The Federal Government on Wednesday chided university lecturers, ASUU, over their ongoing indefinite strike; saying if all sectors of government decide to down their tools until all their problems are solved, the country would shut down.
The Minister of Information, Labaran Maku, gave the government’s position on Wednesday while briefing journalists at the end of the weekly meeting of the Executive Council of the Federation, FEC, in Abuja.
“This country belongs to all of us, if we all insist that every sector problem must be completely solved, we will down tools we will not work, then the country will stop working,” he said.
“If we say because of every particular problem we face in this country we will not work until it is resolved, then I’m sure there is no sector that will work.”
The minister directed his remarks to university lecturers, ASUU, who have been on a nationwide strike for over two months; insisting government implements a 2009 agreement it had with the union.
“We are partners with ASUU, we are friends. They are our patriots and we understand the critical role that the universities teachers are doing to create a new society that we are hoping to have.
“But at the same time, this is a reality question that we need to look at and we have to put the nation first,” he said.
Mr. Maku, who said the federal government has spent a lot on the development of tertiary education across the country, appealed to the lecturers to have a rethink on its demands by considering the fact that there are many other competing demands from other sectors.
He said outside of security, education is one of the sectors the government had expended a lot of money on.
“I know all of us desire more from the system but the truth is that there are limitations and from the limitations we have, we believe that ASUU really needs to do rethink and ensure that we reopen our universities because really we are feeling the pain of our children being at home and this indeed is completely avoidable,” he said.
“Don’t forget that in 2010 we announced a 53.4 per cent increase on public salaries across board which affected all people in the public service, that has still left a huge deficit in the annual budget of the country.
“I just want to say that it is unfortunate that our students are still at home. It is very sad because the federal government has done so much in the last three years for education.”
The minister mentioned the completion of 37 projects in University of Benin, multiple on-going projects in the University of Port Harcourt and University of Jos, as well as many polytechnics and colleges of education as some of the actions of the federal government in the education sector.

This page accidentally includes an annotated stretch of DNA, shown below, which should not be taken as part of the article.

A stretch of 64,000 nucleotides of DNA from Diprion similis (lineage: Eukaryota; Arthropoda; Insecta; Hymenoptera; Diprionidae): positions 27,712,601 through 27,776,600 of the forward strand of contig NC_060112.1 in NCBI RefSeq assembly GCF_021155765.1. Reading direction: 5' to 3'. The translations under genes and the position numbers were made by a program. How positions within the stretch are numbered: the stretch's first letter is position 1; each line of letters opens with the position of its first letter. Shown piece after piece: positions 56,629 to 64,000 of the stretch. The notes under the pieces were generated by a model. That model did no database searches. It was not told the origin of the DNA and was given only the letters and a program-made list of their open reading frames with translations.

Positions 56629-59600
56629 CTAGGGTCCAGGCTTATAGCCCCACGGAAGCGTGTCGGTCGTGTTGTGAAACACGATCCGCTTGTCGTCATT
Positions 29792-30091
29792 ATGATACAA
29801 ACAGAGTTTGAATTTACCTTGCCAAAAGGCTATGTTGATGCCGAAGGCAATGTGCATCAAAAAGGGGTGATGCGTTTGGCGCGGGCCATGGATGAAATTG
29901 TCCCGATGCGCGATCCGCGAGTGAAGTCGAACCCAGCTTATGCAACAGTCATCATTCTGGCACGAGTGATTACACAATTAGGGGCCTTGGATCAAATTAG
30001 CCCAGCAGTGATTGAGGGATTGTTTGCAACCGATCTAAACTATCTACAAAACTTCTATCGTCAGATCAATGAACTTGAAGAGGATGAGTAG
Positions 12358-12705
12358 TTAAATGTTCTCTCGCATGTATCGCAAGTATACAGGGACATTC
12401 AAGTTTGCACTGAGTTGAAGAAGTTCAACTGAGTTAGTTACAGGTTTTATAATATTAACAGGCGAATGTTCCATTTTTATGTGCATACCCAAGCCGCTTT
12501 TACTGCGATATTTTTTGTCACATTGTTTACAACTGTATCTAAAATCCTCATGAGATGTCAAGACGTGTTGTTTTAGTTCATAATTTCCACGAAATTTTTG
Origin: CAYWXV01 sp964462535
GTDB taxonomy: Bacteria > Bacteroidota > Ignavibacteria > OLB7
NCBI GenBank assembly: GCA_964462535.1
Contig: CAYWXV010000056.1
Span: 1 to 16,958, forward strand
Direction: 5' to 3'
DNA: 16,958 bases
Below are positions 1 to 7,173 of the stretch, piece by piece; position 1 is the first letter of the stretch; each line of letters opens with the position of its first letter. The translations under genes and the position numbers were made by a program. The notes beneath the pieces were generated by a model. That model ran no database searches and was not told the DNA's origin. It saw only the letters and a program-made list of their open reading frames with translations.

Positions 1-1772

“Government has priorities. Education remains number one priority and will continuously remain the number one priority of a developing country like Nigeria. There is no way we can avoid it, the quality of human capital is going to determine the future of our country. But at the same time, when you look at the environment today, we are dealing with the question of power, railway that had broken down how years,” the minister added.
“We are dealing with the issues of roads, of creating the enabling environment for industries to prosper. There is no area today that you touch that you do not have major urgency for government to deal with.”
“There is no government at this time that is funding education the way we are funding, we will continue to do more as funds come. This is aside from the N100 billion that president has set aside to address some the infrastructure deficits in the university system. So it is our responsibility but when you look at this nation at the moment and you look at the various challenges that we have had to confront in the last two years including insecurity that is induced in some northern states. The money we have spent dealing with Boko Haram and other avoidable crisis that have been generated could in fact provide all the infrastructure for universities but we have to address them.”
In her statement, the Minister of Education, Ruqayyat Rufa’i, said the government already made its stance clear. She accused ASUU of portraying the federal government in a bad light by claiming the government was unwilling to implement the 2009 agreement.
Ms. Rufa’i said ASUU should take the initiative to address some of the issues it wants the government to resolve.
Some of the demands of the university lecturers include increased budgetary allocation to education sector up to 26 per cent, payment of Earned Academic Allowances to lecturers, and provision of critical infrastructure to universities.
Many of the demands were resolved in an agreement signed between the federal government and ASUU in 2009. However, while ASUU demands a full implementation of the agreement, the government said it cannot implement all and is seeking a re-negotiation of some part of the agreement.